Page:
To find the percentage difference, I found the difference from the 2 height measurements form each year group and then divided it by the 5th formers height then multiplied it by 100.

For example for the 1st 2 measurements:

174 - 150 = 24

24 / 174 = 0.1379

0.1379 X 100 = 13.79

I was able to find the average of these differences easily on excel by copying my data onto the excel spreadsheet then, highlighting the column until the next free cell and then clicking on the average function on the tool bar.

The total percentage difference for the height of 1st and 5th formers is 13.52575.

Therefore my H was correct as the percentage difference was above 10%.

I will now look at the median value of the fifth formers and the first formers, to accomplish this I must find the middle value from my sampled data. To achieve this I will put the sampled data into order, putting the highest at the top of the list and the smallest at the bottom of the list. To attain this in excel I will highlight the data, press DATA on the tool bar and press sort – ascending. Then you identify the 20th and the 21st numbers and find the middle value of these two numbers.

For example: the 20th and 21st numbers for the height of the 1st year is 150 and 151, therefore the number in the middle of this two figures is your median value. In this case it is 150.5

The results for the median values are as follows:

1st form = 150.5

5th form = 175

Therefore my H is again true because the difference is above 15cm.

To determine the modal class value, I organised the data into a frequency table and established the most common class interval.

The two tables shown below are those of the 5th form and 1st form.

Modal class interval | Frequency of 1st form height (cm) |

121 – 130 | 1 |

131 – 140 | 63 |

141 – 150 | 16 |

151 – 160 | 13 |

161 – 170 | 7 |

Modal class interval | Frequency of 5th form height (cm) |

151 – 160 | 3 |

161 – 170 | 7 |

171 – 180 | 23 |

181 – 190 | 7 |

Conclusion

The main area which presented a different trend to that expected was the I have proved my hypotheses using several mathematical justifications such as mean, median, lower and upper quartile ranges. However the results are only good as the quality of the data initially provided. The height measurements, are provided by the pupils of an age group between 11 and 16, where there would be a slight tendency to exaggerate their height by a few centimetres.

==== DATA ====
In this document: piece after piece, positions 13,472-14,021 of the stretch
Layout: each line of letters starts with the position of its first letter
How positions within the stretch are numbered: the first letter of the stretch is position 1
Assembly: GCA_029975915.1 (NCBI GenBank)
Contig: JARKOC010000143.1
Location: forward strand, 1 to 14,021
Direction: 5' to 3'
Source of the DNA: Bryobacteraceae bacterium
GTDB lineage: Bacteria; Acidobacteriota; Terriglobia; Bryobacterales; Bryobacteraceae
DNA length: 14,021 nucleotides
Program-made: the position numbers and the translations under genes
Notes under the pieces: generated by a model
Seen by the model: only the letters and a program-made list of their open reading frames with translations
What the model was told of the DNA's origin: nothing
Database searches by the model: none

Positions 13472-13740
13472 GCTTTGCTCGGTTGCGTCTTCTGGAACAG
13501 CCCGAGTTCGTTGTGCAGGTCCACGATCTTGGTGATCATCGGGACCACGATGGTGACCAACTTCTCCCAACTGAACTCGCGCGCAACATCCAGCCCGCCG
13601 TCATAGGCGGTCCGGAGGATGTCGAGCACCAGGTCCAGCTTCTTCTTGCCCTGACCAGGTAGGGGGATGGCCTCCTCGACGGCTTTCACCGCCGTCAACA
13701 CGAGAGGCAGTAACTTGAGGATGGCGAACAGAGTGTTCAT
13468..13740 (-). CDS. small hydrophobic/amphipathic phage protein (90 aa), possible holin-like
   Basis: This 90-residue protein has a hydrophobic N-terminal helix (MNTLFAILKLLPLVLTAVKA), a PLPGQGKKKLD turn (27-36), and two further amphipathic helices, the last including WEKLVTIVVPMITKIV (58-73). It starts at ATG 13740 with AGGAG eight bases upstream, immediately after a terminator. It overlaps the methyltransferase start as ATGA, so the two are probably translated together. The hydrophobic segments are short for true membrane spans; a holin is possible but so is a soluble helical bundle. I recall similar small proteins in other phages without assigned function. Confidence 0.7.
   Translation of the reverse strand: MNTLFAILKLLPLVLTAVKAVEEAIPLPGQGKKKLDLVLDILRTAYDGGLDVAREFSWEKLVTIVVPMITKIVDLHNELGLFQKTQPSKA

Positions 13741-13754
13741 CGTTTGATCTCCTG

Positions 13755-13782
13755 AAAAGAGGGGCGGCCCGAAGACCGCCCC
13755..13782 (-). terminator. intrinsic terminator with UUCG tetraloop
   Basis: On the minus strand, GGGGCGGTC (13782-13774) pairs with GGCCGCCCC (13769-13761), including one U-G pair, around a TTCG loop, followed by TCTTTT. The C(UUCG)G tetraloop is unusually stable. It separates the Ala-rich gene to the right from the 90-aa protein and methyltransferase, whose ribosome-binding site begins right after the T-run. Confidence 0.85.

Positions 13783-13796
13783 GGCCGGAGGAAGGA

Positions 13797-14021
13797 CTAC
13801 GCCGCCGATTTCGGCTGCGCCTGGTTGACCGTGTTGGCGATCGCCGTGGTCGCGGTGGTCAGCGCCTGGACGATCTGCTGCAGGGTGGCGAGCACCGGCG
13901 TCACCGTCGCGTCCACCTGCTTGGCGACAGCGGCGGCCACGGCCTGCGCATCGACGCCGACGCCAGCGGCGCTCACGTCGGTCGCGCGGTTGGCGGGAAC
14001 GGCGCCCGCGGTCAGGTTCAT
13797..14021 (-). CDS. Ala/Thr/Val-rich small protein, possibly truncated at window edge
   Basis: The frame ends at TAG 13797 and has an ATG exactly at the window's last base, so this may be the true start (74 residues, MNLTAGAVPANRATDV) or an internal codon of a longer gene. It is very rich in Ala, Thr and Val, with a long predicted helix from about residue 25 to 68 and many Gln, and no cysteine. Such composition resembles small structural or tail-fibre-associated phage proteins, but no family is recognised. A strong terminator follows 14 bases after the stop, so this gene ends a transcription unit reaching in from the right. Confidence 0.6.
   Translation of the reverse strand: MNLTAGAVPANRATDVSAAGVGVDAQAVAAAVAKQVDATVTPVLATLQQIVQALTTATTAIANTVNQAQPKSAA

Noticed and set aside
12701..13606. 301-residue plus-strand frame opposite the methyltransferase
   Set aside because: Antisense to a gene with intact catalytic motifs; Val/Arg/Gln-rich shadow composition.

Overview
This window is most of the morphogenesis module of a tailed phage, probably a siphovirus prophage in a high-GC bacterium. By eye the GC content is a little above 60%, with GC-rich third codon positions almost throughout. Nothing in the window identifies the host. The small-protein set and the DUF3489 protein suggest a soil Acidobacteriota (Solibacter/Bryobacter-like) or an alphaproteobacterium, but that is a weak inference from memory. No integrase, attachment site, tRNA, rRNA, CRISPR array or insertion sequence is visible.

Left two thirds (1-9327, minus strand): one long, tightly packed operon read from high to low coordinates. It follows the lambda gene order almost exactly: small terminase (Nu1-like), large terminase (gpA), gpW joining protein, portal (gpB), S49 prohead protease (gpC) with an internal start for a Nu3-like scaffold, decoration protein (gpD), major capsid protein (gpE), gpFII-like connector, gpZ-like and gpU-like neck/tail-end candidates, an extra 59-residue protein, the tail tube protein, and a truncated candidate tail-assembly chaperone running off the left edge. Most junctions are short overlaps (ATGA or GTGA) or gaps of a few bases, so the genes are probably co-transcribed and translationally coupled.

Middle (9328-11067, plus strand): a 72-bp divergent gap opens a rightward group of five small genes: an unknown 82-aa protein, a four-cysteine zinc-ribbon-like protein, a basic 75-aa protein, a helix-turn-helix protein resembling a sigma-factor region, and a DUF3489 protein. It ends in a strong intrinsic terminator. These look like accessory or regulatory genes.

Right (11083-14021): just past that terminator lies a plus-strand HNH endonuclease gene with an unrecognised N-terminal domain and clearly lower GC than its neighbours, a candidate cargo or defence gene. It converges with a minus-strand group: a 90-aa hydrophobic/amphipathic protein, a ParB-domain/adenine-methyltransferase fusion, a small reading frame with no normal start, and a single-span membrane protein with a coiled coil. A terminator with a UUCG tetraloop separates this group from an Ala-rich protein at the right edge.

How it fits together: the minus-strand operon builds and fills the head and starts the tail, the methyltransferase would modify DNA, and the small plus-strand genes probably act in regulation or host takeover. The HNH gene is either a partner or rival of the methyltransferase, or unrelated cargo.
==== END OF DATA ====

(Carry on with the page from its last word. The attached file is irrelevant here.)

I have often presented myself to be taller than my actual height therefore I feel this may also be reflected in the sampled data. Also the accuracy of the data may be compromised because almost all pupils appeared to have rounded their height up to the nearest centimetre. Another distortion to the accuracy of the data is that the 1st form boys are 11 at the beginning of the year and the 5th form boys are 15, therefore if the results were taken at the end of the year the members in the 1st form will be 12 and the pupils in the 5th form will be 16. This is significant in terms of percentage because the 11 year olds would have had a higher proportional increase in height than those compared to the 5th formers.

I feel this exercise to be worth while and potentially provide useful information to the audience for issues such as ordering the right size uniforms and shoes in shops for particular age groups. However I strongly recommend that the height measurements are performed independently by teachers at school to ensure accuracy of data. This could hence mean an improvement in the investigation. Using the height, armspan and head height is limited for a clear conclusion and the use of other data such as weight and shoe size could have added benefit to the project.

This student written piece of work is one of many that can be found in our GCSE Height and Weight of Pupils and other Mayfield High School investigations section.